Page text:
(New York Jewish Week) — In May of 1937, 7-year-old Inge Eisinger lived in a luxurious Vienna apartment with a pantry stocked with favorite foods and a staff to keep her company. Though she had a strained relationship with her mother and an absent father, Inge, who was mostly raised by her maternal grandmother Anna, was living a charmed life.
This is the scene that opens “Running for Shelter,” a young adult novel about the Holocaust written by a young adult herself: 16-year-old Suzette Sheft, who is a junior at the Horace Mann School in the Bronx. In the novel, Sheft retells her grandmother’s story of surviving the Holocaust.
Published by Amsterdam Publishers, which specializes in Holocaust memoirs, the book is a delicate and powerful reminder of the importance of recording one’s family history. It’s a lesson Sheft learned too early in life: Her father died of pancreatic cancer when Sheft was just 13 and she soon realized she was forgetting all the stories he told her about his childhood.
“I fantasized about rewinding time, so I could go back and record my favorite stories about his childhood,” Sheft writes in an author’s note. “I wished I had taken the time to write these stories down when I had the chance, because his death allowed me to understand the vitality of preserving the stories of our loved ones before it is too late.”
In memory of her father, Sheft recorded the story of his mother, her grandmother Monique Sheft, who was once the Viennese school girl Inge Eisinger.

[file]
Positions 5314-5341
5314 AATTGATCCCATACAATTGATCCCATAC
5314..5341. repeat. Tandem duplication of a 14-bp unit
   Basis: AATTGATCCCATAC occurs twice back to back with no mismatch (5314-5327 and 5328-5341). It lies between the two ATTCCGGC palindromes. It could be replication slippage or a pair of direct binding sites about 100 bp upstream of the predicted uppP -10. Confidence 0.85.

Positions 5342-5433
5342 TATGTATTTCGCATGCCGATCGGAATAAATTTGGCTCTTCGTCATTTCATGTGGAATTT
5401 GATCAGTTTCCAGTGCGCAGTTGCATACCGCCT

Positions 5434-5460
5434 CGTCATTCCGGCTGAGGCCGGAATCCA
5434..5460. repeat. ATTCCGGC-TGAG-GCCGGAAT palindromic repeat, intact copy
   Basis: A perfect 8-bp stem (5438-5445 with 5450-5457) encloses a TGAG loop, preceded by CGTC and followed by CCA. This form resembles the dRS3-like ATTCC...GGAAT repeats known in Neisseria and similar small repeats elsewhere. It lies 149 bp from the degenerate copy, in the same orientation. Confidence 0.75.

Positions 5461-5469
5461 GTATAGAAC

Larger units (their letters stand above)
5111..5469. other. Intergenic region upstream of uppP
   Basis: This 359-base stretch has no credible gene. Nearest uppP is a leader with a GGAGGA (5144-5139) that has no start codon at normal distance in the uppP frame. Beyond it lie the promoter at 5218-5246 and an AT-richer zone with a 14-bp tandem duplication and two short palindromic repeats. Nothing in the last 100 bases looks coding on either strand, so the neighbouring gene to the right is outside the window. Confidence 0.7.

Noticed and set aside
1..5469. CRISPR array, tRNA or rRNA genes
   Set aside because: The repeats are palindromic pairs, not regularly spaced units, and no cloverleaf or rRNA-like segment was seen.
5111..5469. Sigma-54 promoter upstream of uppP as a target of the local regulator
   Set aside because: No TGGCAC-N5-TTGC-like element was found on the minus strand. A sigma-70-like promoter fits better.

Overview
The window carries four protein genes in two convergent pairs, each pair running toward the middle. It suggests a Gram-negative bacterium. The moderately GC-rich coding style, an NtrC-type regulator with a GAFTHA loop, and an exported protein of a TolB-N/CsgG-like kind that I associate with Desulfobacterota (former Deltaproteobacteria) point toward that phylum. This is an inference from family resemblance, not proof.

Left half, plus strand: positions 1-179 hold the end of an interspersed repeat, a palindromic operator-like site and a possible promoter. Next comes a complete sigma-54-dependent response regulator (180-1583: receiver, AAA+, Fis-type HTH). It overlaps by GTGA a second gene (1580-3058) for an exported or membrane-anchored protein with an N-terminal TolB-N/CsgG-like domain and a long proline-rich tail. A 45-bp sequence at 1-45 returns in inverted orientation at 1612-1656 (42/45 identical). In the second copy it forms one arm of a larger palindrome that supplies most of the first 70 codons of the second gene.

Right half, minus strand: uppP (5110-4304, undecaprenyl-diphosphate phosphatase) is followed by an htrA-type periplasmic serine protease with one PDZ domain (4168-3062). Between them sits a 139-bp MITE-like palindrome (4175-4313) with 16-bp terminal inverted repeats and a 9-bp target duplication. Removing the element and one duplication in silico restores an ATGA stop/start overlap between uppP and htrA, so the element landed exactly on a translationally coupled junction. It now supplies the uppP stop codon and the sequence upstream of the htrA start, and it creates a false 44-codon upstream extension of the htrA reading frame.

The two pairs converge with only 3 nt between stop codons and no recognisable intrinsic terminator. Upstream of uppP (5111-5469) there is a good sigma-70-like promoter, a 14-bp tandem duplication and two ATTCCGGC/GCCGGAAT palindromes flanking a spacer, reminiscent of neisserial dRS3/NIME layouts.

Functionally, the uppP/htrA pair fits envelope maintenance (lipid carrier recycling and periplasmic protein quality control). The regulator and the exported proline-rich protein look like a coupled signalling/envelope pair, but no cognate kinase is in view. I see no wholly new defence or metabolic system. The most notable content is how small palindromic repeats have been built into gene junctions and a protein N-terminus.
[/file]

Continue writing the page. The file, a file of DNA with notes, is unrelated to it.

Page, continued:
In pre-war Austria, Eisinger had been living a completely assimilated life — so much so that her parents never even told her that she was Jewish. Following the Nazi takeover of Austria, her mother managed to whisk the two of them away to Switzerland, then Paris, but soon abandoned her. After a twisting and tragic story, Eisinger eventually reunited with her grandmother and moved to a village in Central France to wait out the war, changing her name to the more French “Monique.”
Sheft’s novel ends in 1946, when the two are on the boat to New York after the war and Eisinger’s grandmother reveals to her that she and her family are actually Jewish.
In spite of this — or perhaps because of it — Sheft, who lives in Manhattan with her mom, her twin brother and two dogs, is very committed to her Jewish identity. “Although my grandmother never really practiced Judaism, my dad was very involved in the Jewish world,” she said. “He was very passionate about Jewish causes and just Judaism, in general. So I felt very connected to the Jewish world because of him.”
The New York Jewish Week talked with Sheft about what the book means to her, why its subject matter is important and what she learned in the process of putting it together.
This interview has been lightly edited for length and clarity.
New York Jewish Week: What was the process of writing the book; how did the idea begin and how did you collect your grandmother’s story?
Suzette Sheft: I had heard a lot of my grandmother’s stories from my dad. I always had an interest in the Holocaust — I would go to Holocaust museums in every city I visited, and I almost exclusively read books about World War II and the Holocaust growing up. So I kind of knew in the back of my head that I wanted to do something like this, but [my father’s death] sparked and ignited the necessity of doing it as soon as possible.